If its of any help to anybody out there, having the car on a ramp, and dropping the under tray, slackening the tension from underneath, gives one just enough space to do the job, its probably more frustrating putting all the clips back in to hold up the under tray lol.

Thank you again for all your input.

Next stop for us will be the rear brakes pad, which we found out are down to 25%...yikes...simple job...but thinking E>P>B to deal with!!!

Sam, I don't blame you taking it to the garage. Also if you are working outside with the current weather (well here in the south east), I would rather work or get a mechanic to do the job.

For the rear brakes you need left and right hand piston windback tool. The job itself is straightforward. Obviously the EPB must be off. I had both discs and pads changed. When it came to resetting the EPB, the pedal was pumped to get the pads back to the discs, then whilst holding the pedal down the EPB was engaged. You get a caution light flash, so repeat the process again a few times. It is best to have the engine running to give more current to the EPB motor. My mechanic did not hold the pedal down the first time, but after I instructed him, the brakes set themselves. No problems since.

 

 

 

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HI Konrad

Thank you for your kind reply.

You know what, I will do the pads myself, you've given me the confidence again to do things, god bless, why pay a mechanic 25.00 labour, I've been getting plain old lazy, it is a simple to do job, rang Toyota this morning, picking my pads up tomorrow, 29.00 to me, I get discounts lol, but hold on, you said that I would need the rewind tool, that's one tool I have never invested in, any particular brand or place you would recommend matey? And is it worth doing the fronts too, he just said that they were fine but no particular indication to % left!

And you know when I come to do the rewinds...do I need to keep an eye on the brake fluid reservoir in the engine bay?

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Quote
On 08/04/2016 at 4:50 PM, SAM LOVERS HER TOYOTAS said:

do I need to keep an eye on the brake fluid reservoir in the engine bay?


Definitely :smile:

 

 

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On 4/8/2016 at 4:50 PM, SAM LOVERS HER TOYOTAS said:

HI Konrad

Thank you for your kind reply.

You know what, I will do the pads myself, you've given me the confidence again to do things, god bless, why pay a mechanic 25.00 labour, I've been getting plain old lazy, it is a simple to do job, rang Toyota this morning, picking my pads up tomorrow, 29.00 to me, I get discounts lol, but hold on, you said that I would need the rewind tool, that's one tool I have never invested in, any particular brand or place you would recommend matey? And is it worth doing the fronts too, he just said that they were fine but no particular indication to % left!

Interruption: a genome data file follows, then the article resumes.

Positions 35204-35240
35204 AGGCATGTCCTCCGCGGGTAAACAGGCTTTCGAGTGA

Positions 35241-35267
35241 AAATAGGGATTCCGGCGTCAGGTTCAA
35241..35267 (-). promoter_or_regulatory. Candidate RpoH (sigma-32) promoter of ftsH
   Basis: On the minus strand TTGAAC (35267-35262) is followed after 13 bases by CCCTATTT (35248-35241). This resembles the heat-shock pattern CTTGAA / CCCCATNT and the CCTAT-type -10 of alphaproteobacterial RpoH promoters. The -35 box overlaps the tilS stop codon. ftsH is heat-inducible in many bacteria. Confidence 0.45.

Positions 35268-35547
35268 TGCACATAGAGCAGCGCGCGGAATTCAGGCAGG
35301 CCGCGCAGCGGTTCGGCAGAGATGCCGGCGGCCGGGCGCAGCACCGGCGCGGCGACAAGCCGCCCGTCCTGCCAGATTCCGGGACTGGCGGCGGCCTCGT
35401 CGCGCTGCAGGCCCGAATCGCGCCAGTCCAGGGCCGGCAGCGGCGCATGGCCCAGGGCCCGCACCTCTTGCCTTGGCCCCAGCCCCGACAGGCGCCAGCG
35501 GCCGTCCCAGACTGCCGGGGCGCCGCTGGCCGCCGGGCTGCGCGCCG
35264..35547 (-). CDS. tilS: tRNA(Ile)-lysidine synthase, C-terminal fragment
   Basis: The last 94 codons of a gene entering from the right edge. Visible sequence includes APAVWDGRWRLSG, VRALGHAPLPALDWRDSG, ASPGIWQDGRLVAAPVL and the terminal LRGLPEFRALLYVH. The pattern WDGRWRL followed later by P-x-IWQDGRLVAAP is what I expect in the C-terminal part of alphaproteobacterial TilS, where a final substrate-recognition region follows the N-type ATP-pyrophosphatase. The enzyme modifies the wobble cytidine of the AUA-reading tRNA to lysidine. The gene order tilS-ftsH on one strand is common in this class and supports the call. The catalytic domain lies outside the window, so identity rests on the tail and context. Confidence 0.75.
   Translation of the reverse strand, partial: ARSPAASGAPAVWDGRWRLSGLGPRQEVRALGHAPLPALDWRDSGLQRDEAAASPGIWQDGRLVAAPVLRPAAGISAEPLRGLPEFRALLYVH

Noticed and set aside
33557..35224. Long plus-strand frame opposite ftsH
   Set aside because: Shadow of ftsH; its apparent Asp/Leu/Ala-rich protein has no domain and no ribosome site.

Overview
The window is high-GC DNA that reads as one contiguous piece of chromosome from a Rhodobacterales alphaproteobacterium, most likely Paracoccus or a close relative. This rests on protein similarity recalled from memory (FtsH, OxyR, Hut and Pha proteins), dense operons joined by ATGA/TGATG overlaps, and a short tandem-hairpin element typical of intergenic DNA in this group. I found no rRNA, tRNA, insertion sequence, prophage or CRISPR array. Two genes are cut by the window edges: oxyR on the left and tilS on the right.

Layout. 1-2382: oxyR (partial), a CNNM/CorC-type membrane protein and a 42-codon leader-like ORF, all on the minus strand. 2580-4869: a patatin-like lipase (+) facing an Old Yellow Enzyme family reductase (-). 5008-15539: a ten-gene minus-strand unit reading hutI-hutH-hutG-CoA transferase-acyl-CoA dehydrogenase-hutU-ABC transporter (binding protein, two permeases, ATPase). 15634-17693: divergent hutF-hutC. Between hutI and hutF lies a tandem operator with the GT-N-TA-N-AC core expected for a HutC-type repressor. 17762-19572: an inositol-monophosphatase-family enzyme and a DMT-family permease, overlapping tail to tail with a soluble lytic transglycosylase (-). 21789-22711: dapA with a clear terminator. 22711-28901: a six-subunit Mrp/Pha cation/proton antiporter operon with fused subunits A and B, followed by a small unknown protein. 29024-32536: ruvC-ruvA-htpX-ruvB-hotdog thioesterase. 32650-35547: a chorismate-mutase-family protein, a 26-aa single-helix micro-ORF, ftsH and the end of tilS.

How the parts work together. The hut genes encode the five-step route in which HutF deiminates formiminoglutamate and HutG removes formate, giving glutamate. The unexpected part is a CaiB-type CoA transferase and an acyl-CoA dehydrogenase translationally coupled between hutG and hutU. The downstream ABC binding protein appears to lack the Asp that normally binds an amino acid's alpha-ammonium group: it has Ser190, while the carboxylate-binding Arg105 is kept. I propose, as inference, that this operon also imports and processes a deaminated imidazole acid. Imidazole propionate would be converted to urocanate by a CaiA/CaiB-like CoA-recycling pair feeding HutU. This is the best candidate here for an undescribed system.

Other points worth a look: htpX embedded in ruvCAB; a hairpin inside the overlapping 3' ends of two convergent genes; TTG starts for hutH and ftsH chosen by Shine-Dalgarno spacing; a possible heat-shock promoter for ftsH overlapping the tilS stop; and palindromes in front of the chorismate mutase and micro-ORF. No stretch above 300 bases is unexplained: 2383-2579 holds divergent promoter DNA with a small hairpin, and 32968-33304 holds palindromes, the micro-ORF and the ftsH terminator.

And you know when I come to do the rewinds...do I need to keep an eye on the brake fluid reservoir in the engine bay?

 

On 4/8/2016 at 4:50 PM, SAM LOVERS HER TOYOTAS said:

HI Konrad

Thank you for your kind reply.

You know what, I will do the pads myself, you've given me the confidence again to do things, god bless, why pay a mechanic 25.00 labour, I've been getting plain old lazy, it is a simple to do job, rang Toyota this morning, picking my pads up tomorrow, 29.00 to me, I get discounts lol, but hold on, you said that I would need the rewind tool, that's one tool I have never invested in, any particular brand or place you would recommend matey? And is it worth doing the fronts too, he just said that they were fine but no particular indication to % left!

And you know when I come to do the rewinds...do I need to keep an eye on the brake fluid reservoir in the engine bay?

 

12 minutes ago, Notoyboy said:

 

Sam, Martin is correct. The fluid may over spill, so have something to catch any fluid that may come up. When the pedal is pumped the fluid should go back down a little. Basically fluid displacement.

You do not need to bleed the brakes unless you intend to change the fluid or replacing a pipe, piston or any other part of the brake system! I have seen this mistake and what should be a few seconds pumping, ends up hours of headache. Just pump the pedal.

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Hi guys , I can confirm a few points about the fan belt . I have a 2010 2.0 avensis T27 . I used a Continental belt.  Before you start make sure you have a diagram or drawing of the belt route.  I removed the driver side wheel and removed the plastic access panel to the crankshaft.  Here you can put your 22m spanner on the tensioner and remove the belt from the crank shaft first.  Be advised that there is very little room to work with . To remove the old belt totally you will have to twist the belt to remove it past the other pullys . To fit the new belt I tried 3 times and found that on the 3rd time,  it was best to fit the belt to all the top pullys and finish at the crank . With the aid of an assistant.. you take the pressure off the automatic adjuster with your spanner through the wheel arch  and have the assistant slip the belt on to the crank . There is zero room at the top to get your spanner on . 

20181228_235845.jpg